Analysis of the latest employment data using our new data tool.
Alongside the publication of Cities Outlook 2015 last week, we also released our new online Data Tool. The tool allows users to interrogate our latest and historical data on indicators such as jobs growth, earnings and house prices for the UK’s 64 largest cities.
In addition to being able to view annual figures across a range of indicators, we will also be updating the tool with the latest labour market statistics every month. This will allow users to view and compare JSA claimant and youth claimant figures from January 1996 with the most recently available data.
With regard to this month’s release, December 2014 saw the continued decline in the number of JSA claimants nationwide, with the national rate down 0.9 percentage points on the previous year, also resulting in a 0.2 percentage point reduction on its pre-recession (February 2008) level. At the city level, two thirds of cities saw a reduction in the number of claimants compared to November’s figures, with almost a third unchanged and only two cities – Blackpool and Hastings – seeing a marginal increase, each of 0.1 per cent. All cities saw a reduction in their claimant count compared to the same period in 2013.
The map above – also available through our Data Tool –reveals that the disparity between those cities inside and outside the South of England is particularly evident when looking at claimant count figures. In fact, of the 37 cities with a higher than 2 per cent claimant count, only six cities – London, Gloucester, Luton, Chatham, Ipswich and Hastings – are located in the South of England, while Hull has the highest count of 4.9 per cent. Southern cities subsequently dominate the lower percentages, with Oxford, Aldershot and Cambridge showing less than 1 per cent of JSA claimants to working age population.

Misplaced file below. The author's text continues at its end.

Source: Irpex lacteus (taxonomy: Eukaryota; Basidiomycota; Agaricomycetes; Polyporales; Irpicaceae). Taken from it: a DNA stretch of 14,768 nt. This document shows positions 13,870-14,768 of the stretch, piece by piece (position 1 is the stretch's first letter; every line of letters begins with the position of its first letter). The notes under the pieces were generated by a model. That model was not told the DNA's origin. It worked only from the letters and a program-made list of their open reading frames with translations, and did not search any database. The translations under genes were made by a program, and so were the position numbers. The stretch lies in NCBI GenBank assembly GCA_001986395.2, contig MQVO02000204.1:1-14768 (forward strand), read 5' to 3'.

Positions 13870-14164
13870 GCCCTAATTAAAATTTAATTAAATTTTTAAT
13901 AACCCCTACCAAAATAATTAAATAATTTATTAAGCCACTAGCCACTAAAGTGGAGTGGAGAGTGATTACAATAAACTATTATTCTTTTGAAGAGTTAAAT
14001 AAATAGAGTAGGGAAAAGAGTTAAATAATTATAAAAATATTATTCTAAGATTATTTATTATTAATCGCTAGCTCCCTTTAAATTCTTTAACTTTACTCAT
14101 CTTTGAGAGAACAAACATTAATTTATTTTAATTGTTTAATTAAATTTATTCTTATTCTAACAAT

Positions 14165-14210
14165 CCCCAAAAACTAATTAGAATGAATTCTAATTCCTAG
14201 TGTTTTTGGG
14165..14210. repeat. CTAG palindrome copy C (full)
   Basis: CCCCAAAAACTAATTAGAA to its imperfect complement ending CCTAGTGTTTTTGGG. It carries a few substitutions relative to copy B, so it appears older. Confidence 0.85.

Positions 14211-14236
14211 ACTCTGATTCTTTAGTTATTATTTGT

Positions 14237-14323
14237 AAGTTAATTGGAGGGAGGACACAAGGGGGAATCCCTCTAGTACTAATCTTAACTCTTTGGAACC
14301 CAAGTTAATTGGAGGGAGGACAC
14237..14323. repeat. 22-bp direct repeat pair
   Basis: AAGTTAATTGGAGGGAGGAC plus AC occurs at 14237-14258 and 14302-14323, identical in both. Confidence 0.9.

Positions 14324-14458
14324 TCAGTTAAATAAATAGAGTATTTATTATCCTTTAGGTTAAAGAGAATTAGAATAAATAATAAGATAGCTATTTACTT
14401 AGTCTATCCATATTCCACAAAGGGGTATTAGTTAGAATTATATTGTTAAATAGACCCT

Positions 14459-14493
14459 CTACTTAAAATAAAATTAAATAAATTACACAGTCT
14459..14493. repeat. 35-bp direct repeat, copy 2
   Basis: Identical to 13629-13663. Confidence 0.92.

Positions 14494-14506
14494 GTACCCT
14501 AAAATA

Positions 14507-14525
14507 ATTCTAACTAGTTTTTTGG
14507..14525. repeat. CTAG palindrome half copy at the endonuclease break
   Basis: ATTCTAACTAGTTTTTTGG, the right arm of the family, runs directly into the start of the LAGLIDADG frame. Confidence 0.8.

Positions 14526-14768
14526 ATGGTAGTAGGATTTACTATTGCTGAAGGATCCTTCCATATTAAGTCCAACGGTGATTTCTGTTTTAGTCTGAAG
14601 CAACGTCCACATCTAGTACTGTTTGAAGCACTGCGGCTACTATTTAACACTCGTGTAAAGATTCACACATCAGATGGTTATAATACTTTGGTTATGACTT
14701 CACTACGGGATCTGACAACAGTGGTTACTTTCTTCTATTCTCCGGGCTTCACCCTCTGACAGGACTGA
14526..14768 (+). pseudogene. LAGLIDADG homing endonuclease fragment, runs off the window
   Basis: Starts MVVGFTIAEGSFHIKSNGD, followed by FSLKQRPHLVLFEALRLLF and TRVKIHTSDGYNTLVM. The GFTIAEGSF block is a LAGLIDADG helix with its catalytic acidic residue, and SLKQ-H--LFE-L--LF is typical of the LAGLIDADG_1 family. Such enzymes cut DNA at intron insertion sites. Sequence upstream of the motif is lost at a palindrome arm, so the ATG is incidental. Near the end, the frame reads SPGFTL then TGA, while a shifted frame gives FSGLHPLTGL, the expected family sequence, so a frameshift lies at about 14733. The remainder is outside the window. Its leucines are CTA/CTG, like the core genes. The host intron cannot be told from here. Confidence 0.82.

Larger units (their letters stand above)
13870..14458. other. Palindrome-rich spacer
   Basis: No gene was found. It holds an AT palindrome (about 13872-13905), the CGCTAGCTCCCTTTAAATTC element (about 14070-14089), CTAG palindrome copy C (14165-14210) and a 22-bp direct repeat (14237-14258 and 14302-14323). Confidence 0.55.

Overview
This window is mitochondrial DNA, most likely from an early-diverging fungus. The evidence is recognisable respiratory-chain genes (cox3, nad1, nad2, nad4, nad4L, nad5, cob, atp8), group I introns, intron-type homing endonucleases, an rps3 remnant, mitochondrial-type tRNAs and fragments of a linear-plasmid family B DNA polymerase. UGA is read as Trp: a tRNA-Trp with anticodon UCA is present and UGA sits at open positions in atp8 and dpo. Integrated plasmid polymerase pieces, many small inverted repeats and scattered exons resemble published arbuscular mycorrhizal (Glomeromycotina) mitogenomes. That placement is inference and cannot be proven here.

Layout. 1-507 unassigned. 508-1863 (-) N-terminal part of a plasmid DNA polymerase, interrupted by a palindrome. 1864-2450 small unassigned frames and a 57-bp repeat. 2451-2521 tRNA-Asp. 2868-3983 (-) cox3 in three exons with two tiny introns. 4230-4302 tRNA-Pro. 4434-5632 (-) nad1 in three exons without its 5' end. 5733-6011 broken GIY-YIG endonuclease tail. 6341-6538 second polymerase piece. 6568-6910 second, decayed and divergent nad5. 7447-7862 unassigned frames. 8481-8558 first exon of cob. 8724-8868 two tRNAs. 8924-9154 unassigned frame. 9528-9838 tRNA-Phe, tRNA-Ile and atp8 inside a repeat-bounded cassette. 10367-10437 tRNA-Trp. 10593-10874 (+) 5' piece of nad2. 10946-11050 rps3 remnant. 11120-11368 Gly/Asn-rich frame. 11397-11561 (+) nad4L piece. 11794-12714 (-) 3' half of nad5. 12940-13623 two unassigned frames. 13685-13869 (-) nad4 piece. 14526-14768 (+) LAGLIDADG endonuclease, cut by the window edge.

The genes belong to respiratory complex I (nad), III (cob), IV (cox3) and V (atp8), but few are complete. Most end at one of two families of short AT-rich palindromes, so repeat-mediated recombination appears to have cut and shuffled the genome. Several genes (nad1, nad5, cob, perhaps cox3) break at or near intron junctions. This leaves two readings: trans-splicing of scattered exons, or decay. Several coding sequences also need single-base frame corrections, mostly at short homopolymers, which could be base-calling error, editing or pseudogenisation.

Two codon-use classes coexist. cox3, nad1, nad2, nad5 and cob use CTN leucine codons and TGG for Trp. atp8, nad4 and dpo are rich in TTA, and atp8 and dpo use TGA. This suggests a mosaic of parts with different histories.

Youth unemployment has also continued to fall, with Rochdale, Liverpool and Birkenhead seeing the greatest reductions both year on year and compared to pre-recession (February 2008) levels. However, the proportion of youth claimants in Belfast, Grimsby, Hull and Middlesbrough remain above five per cent, and Belfast and Bradford remain the only cities not to have recovered to pre-recession levels of youth unemployment.
As the economic performance of cities continues to sit high on the political agenda ahead of the General Election, disparities between them on issues such as claimant count, jobs growth and housing affordability will continue to dominate much of the debate over the coming months.
Don’t forget that you can now compare cities across these and a host of other indicators via our new data tool. Just click here or select the ‘Data Tool’ at the top of the page to get started. It’s still in beta while we test out how it’s working – there’s a bug report button at the bottom right if you spot minor issues. For more general comments and feedback, please contact Rita Beden.
Leave a comment
Be the first to add a comment.